How Computer Games Help Children Learn
Williamson Shaffer, D. (2006). How Computer Games Help Children Learn. New York: Palgrave Macmillan. 978-1403975058
Schaffer believes that learning should be based on the kind of tasks professionals go about in their working lives. He includes the concepts of relevelence and authenticity but takes it a little further in that relevant and authentic learning should be modelled as closely as possible on the kinds of thinking professionals use in their work.
In each of the chapters he introduces a "game" that could be played in a different learning domain. In some chapters, computer games exist which can fill the role of an "epistemic game" in other chapters he talks of classroom activities which enlightened teachers are already using which would lend themselves to a computer game. Chapter by chapter he considers:
Chapter 1 Debating, the Spanish/American war
Chapter 2 Physics, designong with Soda Constructor
Chapter 3 Mathematics, Geometers sketchpad
Chapter 4 Negotiation, bioethics
Chapter 5 Journalism
Chapter 6 Urban Science (God games), Sim City, Zoo Tycoon
Introduction and Chapter 1
The opening pages could be interpreted as an appeal to xenophobia. It talks of America's competitive edge. I think that if any child does not achieve their potential, it is a tragedy, regardless if the child lives in the poorest country in Africa or the world's richest nation. Though it is interesting to look at the PISA data which ranks America educationally below many poorer countries.
The author talks of the need to teach students to be innovative, its worth looking at the Victorian Essential Learning Standards which tackles this issue. I have analysed the VELS in the context of games here.
I like the following from the author "Standardised testing produces standardised skills"
The author talks of the computer as a transformative technology. Other transformative technologies were movable type and film, see more here.
I worry that the author is only talking about epistemic games and ignoring other types of playful learning.
He says "many young people lack role models and mentors" does he ignore the very large amount of mentoring already happening in World of Warcraft?
He talks of the power of simulations (p9) for my view on simulations see here.
Chapters 2 & 3
Chapters 2 & 3 continue the theme of chapter 1 which was in the domain of history. Chapter 2 talks of creating physics simulations and chapter 3 maths simulations.
In chapter 2, kids are given authentic and relevant physics problem solving using Soda Constructor . (I have used it for simulations of forces in a truss.) Digital Zoo was a set of design activities based round Soda Constructor. After playing the game, students design plans became 55% more complex , students considered 47% more features in making a decision, many were considering engineering as a career and 40% had their poster presentation on a wall at home. These are significant outcomes.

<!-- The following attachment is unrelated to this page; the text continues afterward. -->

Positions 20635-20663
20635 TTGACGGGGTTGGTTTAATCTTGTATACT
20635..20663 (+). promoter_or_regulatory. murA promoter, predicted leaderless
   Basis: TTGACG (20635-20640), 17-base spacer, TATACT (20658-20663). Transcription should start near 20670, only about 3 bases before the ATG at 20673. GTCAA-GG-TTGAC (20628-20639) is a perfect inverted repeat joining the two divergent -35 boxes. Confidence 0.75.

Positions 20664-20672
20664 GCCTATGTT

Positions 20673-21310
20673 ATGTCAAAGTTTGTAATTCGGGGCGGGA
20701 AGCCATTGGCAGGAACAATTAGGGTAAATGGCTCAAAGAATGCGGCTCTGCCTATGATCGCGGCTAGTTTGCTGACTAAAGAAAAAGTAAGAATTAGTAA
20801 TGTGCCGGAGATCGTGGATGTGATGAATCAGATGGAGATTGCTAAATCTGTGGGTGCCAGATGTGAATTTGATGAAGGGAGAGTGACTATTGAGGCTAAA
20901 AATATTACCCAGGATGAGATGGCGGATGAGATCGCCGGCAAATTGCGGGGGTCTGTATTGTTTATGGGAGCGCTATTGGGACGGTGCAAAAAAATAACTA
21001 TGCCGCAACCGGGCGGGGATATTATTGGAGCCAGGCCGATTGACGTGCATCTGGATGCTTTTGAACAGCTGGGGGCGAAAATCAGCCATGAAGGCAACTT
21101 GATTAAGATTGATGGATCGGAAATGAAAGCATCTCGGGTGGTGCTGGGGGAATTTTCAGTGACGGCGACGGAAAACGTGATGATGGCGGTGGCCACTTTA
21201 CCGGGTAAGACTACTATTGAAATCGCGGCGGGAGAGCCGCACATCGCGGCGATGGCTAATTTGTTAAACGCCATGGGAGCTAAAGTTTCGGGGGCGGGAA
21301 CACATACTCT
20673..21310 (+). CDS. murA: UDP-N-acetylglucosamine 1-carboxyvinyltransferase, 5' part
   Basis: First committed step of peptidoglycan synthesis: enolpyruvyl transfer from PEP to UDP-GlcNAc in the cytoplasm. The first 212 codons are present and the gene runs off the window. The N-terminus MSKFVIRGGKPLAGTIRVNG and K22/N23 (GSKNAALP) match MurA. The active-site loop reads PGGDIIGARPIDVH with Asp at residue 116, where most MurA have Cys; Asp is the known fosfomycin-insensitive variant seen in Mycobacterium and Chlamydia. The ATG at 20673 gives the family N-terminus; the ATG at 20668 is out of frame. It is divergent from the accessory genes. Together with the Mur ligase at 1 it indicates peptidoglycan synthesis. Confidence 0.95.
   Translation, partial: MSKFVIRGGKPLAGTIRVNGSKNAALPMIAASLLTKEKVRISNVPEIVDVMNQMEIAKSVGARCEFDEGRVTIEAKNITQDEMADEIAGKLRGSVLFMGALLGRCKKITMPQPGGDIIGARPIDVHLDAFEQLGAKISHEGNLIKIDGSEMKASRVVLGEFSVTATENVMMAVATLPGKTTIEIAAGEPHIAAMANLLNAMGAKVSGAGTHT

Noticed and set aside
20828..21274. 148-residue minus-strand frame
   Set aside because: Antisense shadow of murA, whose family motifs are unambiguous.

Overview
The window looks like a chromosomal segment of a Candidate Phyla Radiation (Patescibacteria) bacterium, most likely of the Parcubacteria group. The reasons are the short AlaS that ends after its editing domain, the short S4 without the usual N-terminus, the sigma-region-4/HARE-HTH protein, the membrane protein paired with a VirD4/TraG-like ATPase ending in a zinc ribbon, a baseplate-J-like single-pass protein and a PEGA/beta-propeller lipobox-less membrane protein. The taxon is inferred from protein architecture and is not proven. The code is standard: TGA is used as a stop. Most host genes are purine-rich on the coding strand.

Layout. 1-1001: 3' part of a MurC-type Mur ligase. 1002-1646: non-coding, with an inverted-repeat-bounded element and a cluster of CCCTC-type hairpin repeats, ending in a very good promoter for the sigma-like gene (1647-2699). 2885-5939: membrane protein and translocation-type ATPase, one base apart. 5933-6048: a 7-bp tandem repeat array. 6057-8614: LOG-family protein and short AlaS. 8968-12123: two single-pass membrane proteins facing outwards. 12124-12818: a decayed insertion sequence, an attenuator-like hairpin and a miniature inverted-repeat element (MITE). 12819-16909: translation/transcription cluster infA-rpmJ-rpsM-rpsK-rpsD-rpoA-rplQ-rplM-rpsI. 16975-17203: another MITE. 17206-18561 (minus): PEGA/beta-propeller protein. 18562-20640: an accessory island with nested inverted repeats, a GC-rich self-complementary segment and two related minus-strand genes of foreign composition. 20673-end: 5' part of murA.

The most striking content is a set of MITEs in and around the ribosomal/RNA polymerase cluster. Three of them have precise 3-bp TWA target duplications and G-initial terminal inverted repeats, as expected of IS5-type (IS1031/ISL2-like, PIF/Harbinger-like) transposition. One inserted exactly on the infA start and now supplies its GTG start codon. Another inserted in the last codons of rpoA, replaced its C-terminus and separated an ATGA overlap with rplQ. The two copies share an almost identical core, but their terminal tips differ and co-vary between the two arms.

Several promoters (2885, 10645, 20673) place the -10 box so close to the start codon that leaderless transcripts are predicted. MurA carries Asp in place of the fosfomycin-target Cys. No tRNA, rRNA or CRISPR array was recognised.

In chapter 3 , Geometer's Sketchpad provides similar problem solving in mathematics.
Though Shaffer stresses the epistemic side, the need for kids to think like professionals might, the ideas are not new. They have their roots in the work of Papert with Logo, and its offshoots like Microworlds. That is that kids can be creators rather than consumers of technology. Computers can create microworlds or enriched "sandpits" for deep thinking.
Schaffer explains how mathematical concepts are not made relevant and authentic by embedding them in a real world narrative, they are visual concepts and need to be solved hands on. It should be noted that Geometer's Sketchpad is one of a number of applications that can put maths in a real, hands on, visual context, Logo was the first, later improved by Game Maker, Etoys and Scratch but see
for a few more.
Arguably, the "desk Review" epistemic process is already around in the concepts of peer tutoring and the idea of public performance in constructioNism.
Negotiation based on the mutual gains approach by Fisher & Ury. A classroom activity negotiations between stakeholders in a hypothetical xenotransplantation project, growing human organs in pigs.
Science.net is a journalism game. After playing 60% mentioned their readers when describing journalism vs. 20%. Before the game, they were 8 times more likely to describe science in terms of school subjects and topics rather than impact on society.
He talks of communities of practice and learning through participations in such communities. He talks of accuracy and verification and formulaic writing and the information needs of citizens in a democratic society.
What he does not acknowlege is that the "free press" produces editorial material, primarily as a wrapper for advertising content and that the community of practice serves this need. A community of practice approach is at risk of producing narrow thinking which is not consistent with the opening of the book which talks of producing innovative thinkers who will think outside the square and respond to a changing world.
Journalism's formulaic approach is most obvious in the TV news man/woman anchor formula. Similarly tabloid print media. Many have rejected this form of journalism and turn to the internet as their news source. I see parallels in my enginerring work. Engineering managers and production managers of large companies have a community of practice. They tend to think and talk the same way. Companies are changing and many have adopted triple bottom line at board level but their engineering managers, locked into their communities of practice with incestuous thinking, are poorly adapted to change. They lack the necessary flexibility of thinking to adapt to changing conditions.
Chapter 6 The future: Urban Science
Urban Science is a "God game" like Sim City or the Tycoon series. The players take the (epistemic) roles of urban planners. After playing, players concept maps became more complex making 72% more connections.